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Insights into Editorial: The push for Zero Budget Natural Farming

Context:

Zero budget natural farming (ZBNF) is back on top of the Government’s agricultural agenda, with Prime Minister Narendra Modi set to highlight it at a national conclave in Gujarat.

The Centre has sanctioned support for converting four lakh additional hectares of crop land in eight States to using ZBNF techniques this year.

This is meant to provide a showcase for their benefits although scientific studies on the method have not yet been completed.

 

Brief about Zero budget natural farming:

Zero budget natural farming is a method of chemical-free agriculture drawing from traditional Indian practices.

It is a unique model that relies on Agro-ecology. It aims to bring down the cost of production to nearly zero and return to a pre-green revolution style of farming.

It claims that there is no need for expensive inputs such as fertilisers, pesticides and intensive irrigation.

 

ZBNF is based on 4 pillars:

  1. Jeevamrutha: It is a mixture of fresh cow dung and aged cow urine (both from India’s indigenous cow breed), jaggery, pulse flour, water and soil; to be applied on farmland.
  2. Bijamrita: It is a concoction of neem leaves & pulp, tobacco and green chilies prepared for insect and pest management, that can be used to treat seeds.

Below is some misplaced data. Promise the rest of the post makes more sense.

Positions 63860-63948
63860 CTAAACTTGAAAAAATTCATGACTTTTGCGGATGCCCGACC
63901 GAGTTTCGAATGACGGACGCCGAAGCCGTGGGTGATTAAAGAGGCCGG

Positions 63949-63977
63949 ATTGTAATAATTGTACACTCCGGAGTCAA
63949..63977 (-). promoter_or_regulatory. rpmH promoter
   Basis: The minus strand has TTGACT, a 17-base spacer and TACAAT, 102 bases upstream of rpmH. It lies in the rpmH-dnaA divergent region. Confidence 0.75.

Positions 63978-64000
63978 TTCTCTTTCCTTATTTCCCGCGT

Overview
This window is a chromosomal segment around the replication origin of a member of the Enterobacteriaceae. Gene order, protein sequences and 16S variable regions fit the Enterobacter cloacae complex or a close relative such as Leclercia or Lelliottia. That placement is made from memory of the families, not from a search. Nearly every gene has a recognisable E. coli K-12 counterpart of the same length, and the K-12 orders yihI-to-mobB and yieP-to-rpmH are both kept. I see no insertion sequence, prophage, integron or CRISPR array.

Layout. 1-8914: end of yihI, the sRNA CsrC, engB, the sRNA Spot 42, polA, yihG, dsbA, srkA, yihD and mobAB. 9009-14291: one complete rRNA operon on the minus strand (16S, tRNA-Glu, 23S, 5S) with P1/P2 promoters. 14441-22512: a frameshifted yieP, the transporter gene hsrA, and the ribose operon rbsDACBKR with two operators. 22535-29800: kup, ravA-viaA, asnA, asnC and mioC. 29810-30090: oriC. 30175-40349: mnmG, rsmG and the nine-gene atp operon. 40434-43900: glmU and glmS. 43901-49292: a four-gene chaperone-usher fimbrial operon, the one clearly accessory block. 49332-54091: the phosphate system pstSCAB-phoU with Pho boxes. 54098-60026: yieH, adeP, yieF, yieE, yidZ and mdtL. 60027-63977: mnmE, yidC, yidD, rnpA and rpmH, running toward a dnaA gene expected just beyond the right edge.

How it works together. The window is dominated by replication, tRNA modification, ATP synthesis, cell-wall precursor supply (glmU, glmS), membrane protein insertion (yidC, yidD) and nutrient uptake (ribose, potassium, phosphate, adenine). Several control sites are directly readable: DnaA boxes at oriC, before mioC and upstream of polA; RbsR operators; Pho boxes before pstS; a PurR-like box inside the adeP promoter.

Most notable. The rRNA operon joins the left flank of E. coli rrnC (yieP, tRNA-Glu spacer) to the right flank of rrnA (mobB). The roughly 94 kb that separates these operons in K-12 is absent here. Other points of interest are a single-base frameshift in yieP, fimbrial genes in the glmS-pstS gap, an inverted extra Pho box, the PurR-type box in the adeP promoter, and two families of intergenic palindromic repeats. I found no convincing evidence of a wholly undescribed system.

3. Acchadana (Mulching): It protects topsoil during cultivation and does not destroy it by tilling.
  4. Whapasa: It is the condition where there are both air molecules and water molecules present in the soil. Thereby helping in reducing irrigation requirement.

 

How did it come about?

  1. It was originally promoted by agriculturist and Padma Shri recipient Subhash Palekar, who developed it in the mid-1990s as an alternative to the Green Revolution’s methods driven by chemical fertilizers, pesticides and intensive irrigation.
  2. He argued that the rising cost of these external inputs was a leading cause of indebtedness and suicide among farmers, while the impact of chemicals on the environment and on long-term fertility was devastating.
  3. Without the need to spend money on these inputs or take loans to buy them the cost of production could be reduced and farming made into a “zero budget” exercise, breaking the debt cycle for many small farmers.
  4. ZBNF method is a fermented microbial culture that adds nutrients to the soil and acts as a catalytic agent to promote the activity of microorganisms and earthworms in the soil.
  5. About 200 litres of jivamrita should be sprayed twice a month per acre of land; after three years, the system is supposed to become self-sustaining.